Who's First?

Over the last few days I've been working on improvements to the Android app I released last year. The driving force for this has mostly been a co-worker regularly asking me when I'm going to add "start order" to the app.

I've spent more than a reasonable amount of time avoiding giving a proper answer to this question; this has been mostly as a result of my brain being stuck on the "List Start" implementation seen in the Start Player iPhone app.

I left the request brewing in the back of my mind for a few weeks.

What is Who's First?

Who's First was written as a quick and easy way to choose the starting player for tabletop games.

I'd grown weary of weird suggestions in rulebooks: "The player with the pointiest ears"; "The youngest player"; "The player most recently in contact with the police",  and so on.

Spending time rolling and re-rolling dice is valuable time spent not gaming.

Entering a list of player names into an app is needlessly time consuming.

I wanted something that worked as quickly and easily with eight people as it did with two.

Simple and Easy

It made sense that the easiest way to select one player from any numberwas to use the device's multi-touch capabilities and have one digit per player pressed to the screen.

Although I've never met anyone unlucky enough to not be able to fulfil this requirement for themself another player can always volunteer an extra digit. 
More often this is useful to represent the player currently occupied setting up the board. 

This was the first release of the app. Until recently I expected it to be the last.

Choosing player order

Maybe I don't play enough games that require a starting order, or maybe it's just because I'd never considered extending my app; either way it took the persistent requests from a friend to set myself and the application on our most recent journey. 

I wanted to maintain the ease and simplicity of the app. A randomised list of names was a non-starter. The flow would be severely disrupted and technically this would involve far more experience in developing Android Apps than I've been able to cobble together from numerous searches on Google.

It took some time for me to reach the chosen solution and convince myself that I would have more than a moderate chance of successfully impending it.

Always On

I added numbers to the final circle positions - it seems so simple in retrospect.
I was initially reluctant to place the numbers inside the circle; I wanted players to be able to see their, and others', value before lifting their fingers from the screen.

I released a beta version with what I now call "values in notification bubbles". I wasn't convinced about the colour choice but hoped the layout was acceptable.

I was quickly talked into the "values inside circles" style by the beta testers.

Leaving the notification bubbles hidden away for a rainy day I started work on the next change.

Let there be choice 

I didn't want the player order numbers to be permanently visible - I really like the simple First Player look and feel for the app. As my gaming group happily used the app for months with only this option I decided that it would make a good default behaviour.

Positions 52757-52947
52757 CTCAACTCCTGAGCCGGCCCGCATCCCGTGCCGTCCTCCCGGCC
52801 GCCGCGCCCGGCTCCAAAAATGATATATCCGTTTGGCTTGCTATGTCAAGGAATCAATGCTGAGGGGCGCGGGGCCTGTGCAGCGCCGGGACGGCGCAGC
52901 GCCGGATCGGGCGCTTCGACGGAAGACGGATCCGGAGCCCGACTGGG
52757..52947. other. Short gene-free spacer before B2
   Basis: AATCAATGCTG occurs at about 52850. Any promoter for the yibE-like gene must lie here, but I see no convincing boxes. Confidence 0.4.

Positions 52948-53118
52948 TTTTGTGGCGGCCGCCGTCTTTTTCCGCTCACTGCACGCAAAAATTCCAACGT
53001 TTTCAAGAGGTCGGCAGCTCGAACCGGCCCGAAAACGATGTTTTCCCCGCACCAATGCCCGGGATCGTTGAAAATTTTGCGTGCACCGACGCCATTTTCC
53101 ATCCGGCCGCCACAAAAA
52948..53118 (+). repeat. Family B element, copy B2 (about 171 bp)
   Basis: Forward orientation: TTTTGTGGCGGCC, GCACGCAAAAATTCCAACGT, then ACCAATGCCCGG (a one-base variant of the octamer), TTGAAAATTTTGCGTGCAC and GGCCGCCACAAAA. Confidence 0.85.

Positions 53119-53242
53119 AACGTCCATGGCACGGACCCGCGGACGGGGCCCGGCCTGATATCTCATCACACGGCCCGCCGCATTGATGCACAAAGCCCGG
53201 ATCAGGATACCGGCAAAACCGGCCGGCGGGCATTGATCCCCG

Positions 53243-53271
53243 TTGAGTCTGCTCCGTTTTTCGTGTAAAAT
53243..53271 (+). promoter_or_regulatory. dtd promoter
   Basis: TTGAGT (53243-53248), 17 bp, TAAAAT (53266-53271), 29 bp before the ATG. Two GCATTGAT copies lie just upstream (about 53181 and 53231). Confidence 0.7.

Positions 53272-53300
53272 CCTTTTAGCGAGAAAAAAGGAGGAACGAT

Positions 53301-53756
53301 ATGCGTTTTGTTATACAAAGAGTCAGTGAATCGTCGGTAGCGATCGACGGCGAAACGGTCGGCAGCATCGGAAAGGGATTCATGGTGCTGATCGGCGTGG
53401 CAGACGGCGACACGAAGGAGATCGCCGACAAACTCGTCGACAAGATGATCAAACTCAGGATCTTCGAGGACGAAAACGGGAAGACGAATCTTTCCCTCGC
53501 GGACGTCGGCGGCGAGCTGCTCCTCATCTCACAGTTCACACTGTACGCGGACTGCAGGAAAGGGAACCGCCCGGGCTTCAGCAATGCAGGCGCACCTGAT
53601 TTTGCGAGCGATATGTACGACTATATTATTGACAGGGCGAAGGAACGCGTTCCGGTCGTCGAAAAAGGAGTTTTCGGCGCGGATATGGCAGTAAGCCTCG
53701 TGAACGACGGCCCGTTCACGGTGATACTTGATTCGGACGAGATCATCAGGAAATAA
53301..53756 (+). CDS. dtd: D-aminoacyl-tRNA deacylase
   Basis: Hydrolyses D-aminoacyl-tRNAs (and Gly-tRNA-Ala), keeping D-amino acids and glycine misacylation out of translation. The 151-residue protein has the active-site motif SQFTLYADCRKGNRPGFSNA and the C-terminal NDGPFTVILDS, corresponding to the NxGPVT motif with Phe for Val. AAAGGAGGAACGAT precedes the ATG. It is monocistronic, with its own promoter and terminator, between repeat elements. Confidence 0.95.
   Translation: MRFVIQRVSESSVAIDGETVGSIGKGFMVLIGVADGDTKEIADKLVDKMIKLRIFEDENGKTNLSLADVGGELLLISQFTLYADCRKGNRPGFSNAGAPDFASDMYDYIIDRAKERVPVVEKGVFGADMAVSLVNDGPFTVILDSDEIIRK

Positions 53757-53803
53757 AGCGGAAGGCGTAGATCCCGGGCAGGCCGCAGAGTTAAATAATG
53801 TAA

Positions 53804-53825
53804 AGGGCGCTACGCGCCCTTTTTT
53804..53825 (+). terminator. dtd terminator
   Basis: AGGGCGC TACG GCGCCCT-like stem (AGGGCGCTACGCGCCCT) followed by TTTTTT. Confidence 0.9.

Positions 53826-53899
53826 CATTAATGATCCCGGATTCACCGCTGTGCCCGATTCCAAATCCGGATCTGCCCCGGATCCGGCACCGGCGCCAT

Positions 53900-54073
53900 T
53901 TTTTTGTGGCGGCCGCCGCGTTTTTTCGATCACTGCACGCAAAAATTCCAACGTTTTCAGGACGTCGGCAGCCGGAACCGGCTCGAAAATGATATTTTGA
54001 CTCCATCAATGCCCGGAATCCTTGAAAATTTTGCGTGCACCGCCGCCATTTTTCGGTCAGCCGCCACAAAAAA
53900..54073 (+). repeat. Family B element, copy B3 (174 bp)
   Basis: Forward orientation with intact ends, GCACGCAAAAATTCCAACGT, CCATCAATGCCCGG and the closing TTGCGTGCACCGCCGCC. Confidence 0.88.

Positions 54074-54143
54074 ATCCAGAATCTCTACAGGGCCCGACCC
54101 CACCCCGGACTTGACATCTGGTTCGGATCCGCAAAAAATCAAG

I knew that there ought to be some indication of the app's behaviour before the countdown completes - those multiples of three wasted seconds soon add up.

As with everything about this app, I wanted the solution to feel like it's not there until you need it. Toggle buttons were used for my sanity during development; and completely eradicated at the earliest opportunity.
Checkboxes, toggle switches and various widgets were all considered - and dismissed.

I admitted defeat and went in search of suitably licensed images that could form the basis of my solution.

I spent a magnitude of time longer searching for an Android-only image editing app that supported transparency, more importantly the preservation of it, and didn't insist on saving edited work as a JPEG. Although slightly non-intuitive at first, Image Editor came out a winner here.

Combining this with a public domain Meeple I was well on my way to solving the latest challenge. Two images later and I was the proud owner of subtle but informative icons.

How will they know? 

I didn't want ugly menu buttons to change modes, so I settled on a horizontal swipe to switch between the two modes, and a "swipe hint" that remains visible until you complete your first countdown.
If you manage to miss the hint... sorry!

Under the hood 

Along the way I've made some changes that should be invisible to the user. My apologies if they leak through and cause a negative experience.
I may write a more technical post some day. No promises.

You can help too!
This is my first attempt at writing, releasing and maintaining an Android application.
I've kept the whole thing fairly low key.

I now think the app is in a position where I can try to increase the username, community and general awareness of it.

This is where you come in:

  • if you have an Android device and haven't seen the app: install it from the Play Store 
  • if you have an older version of the app: update and explore 
  • if you have left a rating for an older version of the app: please take a minute or two to re-create with the latest version 
  • if you haven't rated the app at all: please take a little time to do so 
  • join our fledgling community on Google+
  • tell your friends, family, gaming buddies about the app 
I'd like to make more of my tiny little contribution to the world but I can't do it without your help. 

Get it on Google Play

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